3.3. GstO2 Regulates Ascorbic Acid Recycling
Ascorbic acid (AsA), the reduced form of vitamin C, is an essential cofactor in various enzymatic reactions. AsA is an important antioxidant with multiple cellular functions and plays a role in detoxification against endogenous and exogenous stressors. Interestingly, the brain exhibits one of the highest AsA concentrations in the body. AsA concentrations of 1~2 mM have been detected throughout the brain while intracellular concentrations in neuronal cells are much higher, reaching up to 10 mM . This evidence suggests a critical role of AsA in the brain or neuronal cells . Imbalance of AsA homeostasis has also been demonstrated in neurodegenerative diseases such as AD, PD, and ALS.
In most cells, ascorbic acid is regenerated from the oxidized form of ascorbic acid, DHA [41, 42]. This recycling pathway of DHA to AsA is known to be mediated by specific reductases, such as GSH- or NADPH-dependent DHA reductases [43–45]. AsA is synthesized in the liver of several mammals. However, humans and other primates do not express the specific enzyme for AsA biosynthesis and are unable to synthesize AsA . Therefore, humans require a supply of AsA from food. In this regard, understanding the mechanism for AsA recycling is important for maintaining cellular AsA homeostasis. Previous reports have shown that the DHA reductase activity of human GSTO2 is approximately 70–100-fold higher than that of human GSTO1 using an in vitro enzyme assay . The notable feature of human GSTO2 is very high DHA reductase activity, which suggests that human GSTO2 may have a protective role against oxidative stress by recycling AsA . In Drosophila, GstO2B has the highest GSH-dependent DHA reductase activity among the GstOs . In addition, we showed that GSH-dependent DHA reductase activity is decreased in GstO2 mutant flies. Furthermore, the AsA redox state, determined by the AsA/DHA ratio, was also dramatically decreased in GstO2 mutants . These studies suggest that GstO2B may be critical in the maintenance of AsA concentrations in cells and plays a protective role against oxidative stress by regulating the AsA recycling pathway in Drosophila.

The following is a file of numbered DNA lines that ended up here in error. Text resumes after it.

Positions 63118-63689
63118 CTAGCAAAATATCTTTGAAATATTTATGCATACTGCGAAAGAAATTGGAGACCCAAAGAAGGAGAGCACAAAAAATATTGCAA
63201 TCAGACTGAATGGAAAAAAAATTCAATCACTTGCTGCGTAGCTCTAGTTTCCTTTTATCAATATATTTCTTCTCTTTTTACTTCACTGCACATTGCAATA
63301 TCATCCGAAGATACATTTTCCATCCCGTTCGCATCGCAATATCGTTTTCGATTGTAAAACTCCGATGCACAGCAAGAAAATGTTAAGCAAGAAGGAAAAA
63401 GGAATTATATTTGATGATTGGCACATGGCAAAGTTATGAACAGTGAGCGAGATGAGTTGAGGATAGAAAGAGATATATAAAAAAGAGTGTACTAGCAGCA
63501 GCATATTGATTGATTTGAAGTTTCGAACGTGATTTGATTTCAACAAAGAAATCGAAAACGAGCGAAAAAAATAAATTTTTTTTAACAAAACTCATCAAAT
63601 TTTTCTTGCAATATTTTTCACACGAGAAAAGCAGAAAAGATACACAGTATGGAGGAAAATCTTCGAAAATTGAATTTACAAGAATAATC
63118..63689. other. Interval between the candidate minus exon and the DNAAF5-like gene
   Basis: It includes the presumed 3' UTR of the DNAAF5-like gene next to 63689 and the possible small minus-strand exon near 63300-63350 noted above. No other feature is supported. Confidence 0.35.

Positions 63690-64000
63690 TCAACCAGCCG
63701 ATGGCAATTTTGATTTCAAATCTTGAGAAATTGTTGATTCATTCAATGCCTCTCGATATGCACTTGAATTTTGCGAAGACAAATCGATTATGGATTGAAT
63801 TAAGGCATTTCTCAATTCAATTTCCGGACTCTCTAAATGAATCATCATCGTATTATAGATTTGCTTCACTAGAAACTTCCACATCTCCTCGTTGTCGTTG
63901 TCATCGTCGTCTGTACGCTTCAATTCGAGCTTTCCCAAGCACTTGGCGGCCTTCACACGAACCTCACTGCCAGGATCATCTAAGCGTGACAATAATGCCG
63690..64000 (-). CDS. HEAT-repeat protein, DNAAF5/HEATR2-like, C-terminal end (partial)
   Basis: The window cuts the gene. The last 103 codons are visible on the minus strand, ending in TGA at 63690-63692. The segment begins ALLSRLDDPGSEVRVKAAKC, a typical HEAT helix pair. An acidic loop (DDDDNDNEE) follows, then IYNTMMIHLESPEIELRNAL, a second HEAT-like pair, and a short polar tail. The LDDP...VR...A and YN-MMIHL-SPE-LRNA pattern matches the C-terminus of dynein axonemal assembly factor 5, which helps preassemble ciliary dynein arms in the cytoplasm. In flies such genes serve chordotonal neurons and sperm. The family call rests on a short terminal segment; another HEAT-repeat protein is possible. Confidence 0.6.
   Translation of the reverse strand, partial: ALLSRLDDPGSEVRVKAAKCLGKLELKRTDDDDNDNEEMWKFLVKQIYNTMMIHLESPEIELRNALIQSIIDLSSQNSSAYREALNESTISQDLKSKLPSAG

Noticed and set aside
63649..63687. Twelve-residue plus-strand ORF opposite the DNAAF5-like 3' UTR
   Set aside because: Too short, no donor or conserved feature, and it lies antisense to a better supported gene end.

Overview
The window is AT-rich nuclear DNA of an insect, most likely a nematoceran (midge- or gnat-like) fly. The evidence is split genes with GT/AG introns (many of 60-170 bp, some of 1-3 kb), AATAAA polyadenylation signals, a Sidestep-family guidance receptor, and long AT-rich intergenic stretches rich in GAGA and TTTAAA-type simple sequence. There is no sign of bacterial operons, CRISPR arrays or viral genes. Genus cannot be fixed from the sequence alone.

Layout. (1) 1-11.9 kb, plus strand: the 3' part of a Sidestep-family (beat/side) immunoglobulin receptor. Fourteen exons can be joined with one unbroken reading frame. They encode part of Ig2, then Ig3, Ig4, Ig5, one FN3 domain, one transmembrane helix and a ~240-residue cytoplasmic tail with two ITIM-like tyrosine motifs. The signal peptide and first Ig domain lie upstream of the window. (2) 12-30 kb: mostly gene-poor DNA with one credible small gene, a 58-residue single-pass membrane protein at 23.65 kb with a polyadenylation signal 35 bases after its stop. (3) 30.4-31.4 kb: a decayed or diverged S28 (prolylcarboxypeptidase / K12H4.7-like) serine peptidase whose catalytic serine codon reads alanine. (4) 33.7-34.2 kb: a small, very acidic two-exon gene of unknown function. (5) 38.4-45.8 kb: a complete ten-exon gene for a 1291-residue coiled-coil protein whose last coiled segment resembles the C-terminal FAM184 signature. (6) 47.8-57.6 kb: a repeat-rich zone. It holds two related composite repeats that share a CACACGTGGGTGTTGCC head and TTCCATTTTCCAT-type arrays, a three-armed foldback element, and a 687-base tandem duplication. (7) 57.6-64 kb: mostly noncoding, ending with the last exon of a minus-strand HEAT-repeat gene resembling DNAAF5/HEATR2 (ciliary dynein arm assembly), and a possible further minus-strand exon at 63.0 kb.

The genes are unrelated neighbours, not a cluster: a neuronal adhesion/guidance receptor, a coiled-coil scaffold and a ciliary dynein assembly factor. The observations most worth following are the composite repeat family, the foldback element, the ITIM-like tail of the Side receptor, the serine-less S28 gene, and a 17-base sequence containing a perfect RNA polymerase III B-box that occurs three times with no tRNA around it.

4. Structural Difference and Diverse Function of Omega GSTs in Drosophila